"How?" asked Tom. "By not taking that money? I can easily make that in a year, with an idea I have in mind for an improvement on an airship. And your new electric motor will soon be ready for the market. Besides, we don't really need the money."
"No, not now, Tom, but there is no telling when we may," said Mr. Swift, slowly. "This big war has made many changes, and things that brought us in a good income before, hardly sell at all, now."
"Oh, don't worry, Dad! We still have a few shots left in the locker--in other words, the bank. I'm expecting Ned Newton over any moment now, to give us the annual statement of our account, and then we'll know where we stand. I'm not afraid from the money end. Our business has done well, and it is going to do better. I have a new idea."
"That's all very well, Tom," said Mr. Swift, who seemed oppressed by something. "As you say, money isn't everything, and I know we shall always have enough to live on. But there is something about those two men I do not like. They were very angry at your refusal of their offer. I could see that. Tom, I don't want to be a croaker, but I think you'll have to watch out for those men. They're going to be your enemies--your rivals in the airship field," and Mr. Swift shook his head dolefully.
"Well, rivalry, when it's clean and above board, is the spice of trade and invention," returned ~Tom, lightly. "I'm not afraid of that."
"No, but it may be unfair and underhand," said Mr. Swift. "I think it would have been better, Tom, to have accepted their offer. Twenty thousand a year, clear money, is a good sum."
"Yes, but I may make twice that with something that occurred to me only a little while ago. Forget about those men, Dad, and I'll tell you my new idea. But wait, I want Mr. Damon to hear it, too. Where is he?"
"He was here a little while ago. He went out when those two men came and--"
At that moment, from the garden at the side of the library, the sound of voices in dispute could be heard.
"Now yo' all g'wan 'way from yeah!" exclaimed some one who could be none other than Eradicate Sampson. "Whut fo' yo' all want to clutter up dish yeah place fo'? Massa Tom said I was to do de garden wuk, an' I'se gwine to do it! G'wan 'way, Giant!"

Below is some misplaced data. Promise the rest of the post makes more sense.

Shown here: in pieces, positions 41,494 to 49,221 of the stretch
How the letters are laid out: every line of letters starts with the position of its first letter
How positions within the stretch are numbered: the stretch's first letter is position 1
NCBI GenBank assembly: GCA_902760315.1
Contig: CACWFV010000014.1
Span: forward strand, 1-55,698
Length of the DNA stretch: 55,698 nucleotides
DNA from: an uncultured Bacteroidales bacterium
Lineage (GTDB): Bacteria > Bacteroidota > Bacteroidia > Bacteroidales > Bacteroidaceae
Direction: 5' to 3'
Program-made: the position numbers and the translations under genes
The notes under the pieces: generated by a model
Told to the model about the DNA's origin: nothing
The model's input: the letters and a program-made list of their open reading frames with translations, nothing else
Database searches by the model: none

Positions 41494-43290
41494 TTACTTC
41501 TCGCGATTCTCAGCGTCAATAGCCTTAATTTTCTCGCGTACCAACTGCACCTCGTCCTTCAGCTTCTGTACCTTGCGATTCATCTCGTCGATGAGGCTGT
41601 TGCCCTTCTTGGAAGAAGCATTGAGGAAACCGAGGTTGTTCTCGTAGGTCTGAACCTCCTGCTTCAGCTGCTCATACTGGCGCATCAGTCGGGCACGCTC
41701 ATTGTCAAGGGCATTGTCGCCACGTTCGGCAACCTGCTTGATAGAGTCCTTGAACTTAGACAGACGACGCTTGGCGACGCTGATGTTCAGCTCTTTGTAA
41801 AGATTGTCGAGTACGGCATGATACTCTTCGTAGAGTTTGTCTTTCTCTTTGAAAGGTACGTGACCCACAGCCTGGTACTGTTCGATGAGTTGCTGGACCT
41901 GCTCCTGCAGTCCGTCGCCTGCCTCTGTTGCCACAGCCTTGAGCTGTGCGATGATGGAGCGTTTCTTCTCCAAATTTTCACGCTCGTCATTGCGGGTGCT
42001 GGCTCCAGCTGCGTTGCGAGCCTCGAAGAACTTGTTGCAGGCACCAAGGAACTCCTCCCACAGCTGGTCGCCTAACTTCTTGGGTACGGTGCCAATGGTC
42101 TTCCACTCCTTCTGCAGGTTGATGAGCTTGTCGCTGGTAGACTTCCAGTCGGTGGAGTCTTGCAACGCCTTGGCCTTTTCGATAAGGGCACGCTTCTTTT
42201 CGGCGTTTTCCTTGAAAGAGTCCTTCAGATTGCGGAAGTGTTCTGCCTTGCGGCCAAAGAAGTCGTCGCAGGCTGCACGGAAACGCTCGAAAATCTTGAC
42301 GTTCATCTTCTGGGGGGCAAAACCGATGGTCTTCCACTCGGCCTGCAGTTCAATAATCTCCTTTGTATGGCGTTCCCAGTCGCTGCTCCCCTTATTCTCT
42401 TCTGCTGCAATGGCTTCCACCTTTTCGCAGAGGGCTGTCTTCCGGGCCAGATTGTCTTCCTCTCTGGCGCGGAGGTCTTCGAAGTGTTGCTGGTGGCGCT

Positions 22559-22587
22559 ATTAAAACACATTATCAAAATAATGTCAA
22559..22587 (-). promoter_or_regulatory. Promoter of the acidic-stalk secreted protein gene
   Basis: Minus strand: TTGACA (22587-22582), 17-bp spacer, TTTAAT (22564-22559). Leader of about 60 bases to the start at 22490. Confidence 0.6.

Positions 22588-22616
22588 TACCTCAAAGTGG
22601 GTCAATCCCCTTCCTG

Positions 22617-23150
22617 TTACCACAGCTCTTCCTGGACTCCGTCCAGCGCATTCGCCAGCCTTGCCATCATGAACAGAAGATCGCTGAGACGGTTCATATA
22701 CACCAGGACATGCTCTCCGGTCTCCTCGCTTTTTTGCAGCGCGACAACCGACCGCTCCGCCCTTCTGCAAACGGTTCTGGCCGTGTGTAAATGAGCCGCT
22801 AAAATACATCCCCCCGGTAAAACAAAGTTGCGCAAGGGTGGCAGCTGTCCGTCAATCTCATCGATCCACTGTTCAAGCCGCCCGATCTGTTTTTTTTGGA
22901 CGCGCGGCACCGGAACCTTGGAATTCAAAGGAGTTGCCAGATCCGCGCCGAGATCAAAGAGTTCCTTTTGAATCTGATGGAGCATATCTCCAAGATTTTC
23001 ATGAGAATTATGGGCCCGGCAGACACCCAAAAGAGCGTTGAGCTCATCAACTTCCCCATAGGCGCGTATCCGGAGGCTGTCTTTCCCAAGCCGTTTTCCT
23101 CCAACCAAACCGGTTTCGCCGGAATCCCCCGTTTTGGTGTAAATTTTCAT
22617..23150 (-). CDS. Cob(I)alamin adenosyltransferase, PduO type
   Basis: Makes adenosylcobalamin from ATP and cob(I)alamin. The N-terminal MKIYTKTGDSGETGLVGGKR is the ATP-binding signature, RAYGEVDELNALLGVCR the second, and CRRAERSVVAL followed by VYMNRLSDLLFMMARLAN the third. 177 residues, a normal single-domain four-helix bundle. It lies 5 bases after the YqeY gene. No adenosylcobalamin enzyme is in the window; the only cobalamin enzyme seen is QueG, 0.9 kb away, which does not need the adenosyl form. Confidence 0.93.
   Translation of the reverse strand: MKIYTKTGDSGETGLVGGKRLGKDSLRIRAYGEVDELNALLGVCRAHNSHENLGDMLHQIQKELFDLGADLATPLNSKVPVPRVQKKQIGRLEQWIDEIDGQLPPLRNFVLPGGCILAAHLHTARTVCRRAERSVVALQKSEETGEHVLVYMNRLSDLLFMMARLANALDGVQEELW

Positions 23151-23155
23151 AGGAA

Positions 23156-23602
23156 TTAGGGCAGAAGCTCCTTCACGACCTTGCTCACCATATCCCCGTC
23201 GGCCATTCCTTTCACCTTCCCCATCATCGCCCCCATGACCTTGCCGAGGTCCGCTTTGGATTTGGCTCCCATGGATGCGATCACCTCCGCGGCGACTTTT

"Ho! You want me to get out, s'pose you put me, black face!" cried a big voice, that of Koku, the giant.
"There they go! At it again!" cried Tom with a smile. "Might have known if I told Rad to do anything that Koku would be jealous. Well, I'll have to go out now and give that giant something to do that will tax his strength."
But as Tom was about to leave the room another voice was heard in the garden.
"Now, boys, be nice," said some one soothingly. "The garden is large enough for you both to work in. Rad, you begin at the lower end and spade toward the middle. Koku, you begin at the upper end and work down. Whoever gets to the middle first will win."
"Ha! Den I'll show dat giant some spade wuk as is spade wuk!" cried the colored man. "Garden wuk is mah middle name."
"Be careful, Rad!" laughed Mr. Damon, for he it was who was trying to act as peacemaker. "Remember that Koku is very strong."
"Yas, sah! He may be strong, but he's clumsy!" chuckled Eradicate. "You watch me beat him!"
"Ho! Black man get stuck in mud!" challenged Koku. "I show him!"
Then there was silence, and Tom and his father, looking out, saw the two disputants beginning to spade the soil while Mr. Damon, satisfied that he had, for the time being, stopped a quarrel, turned toward the house.
"I was just coming to look for you," said Tom. "Sorry I had to go off in such a hurry and leave you, but I had promised to take Mary for a ride, and as it was her first one, for a distance, I didn't want her to back out."
"That's all right, Tom, that's all right!" said Mr. Damon genially. "Ladies first every time. But I do want to see you, and it's about something important."
"No trouble, I hope?" queried Tom, for the manner of the eccentric man was rather grave.
"Trouble? Oh, no! Bless my frying pan, no trouble, Tom! In fact, it may be the other way about. Tom, I have an idea, and there may be millions in it! That's it--millions!"
"Good!" cried the young inventor. "Might as well bite off a big lump while you're at it. So you have a new idea! Well, I have myself, but I'll listen to yours first. What is it, Mr. Damon?"
"It's a new kind of airship, Tom. I haven't got it all worked out yet, but I can give you a rough outline. On my way over I got to thinking about balloons, aeroplanes and the like, and it occurred to me that the present principles are all wrong."
"So I evolved a new type of machine. I'm going to call it the Damon Whizzer. Maybe Demon Whizzer would be more appropriate, but we won't decide on that now. Anyhow, it's going to be a whizzer, and I want to talk to you about it. There is an entirely new principle of elevation and propulsion involved in my Whizzer, and I--"
At that moment there came a crash and clatter of steel and wood from the garden, out of sight of which Tom and Mr. Damon had walked while talking. Then followed a jangle of words.
"They're at it again!" cried Tom, as he ran toward the side of the house. "I guess it's a fight this time!"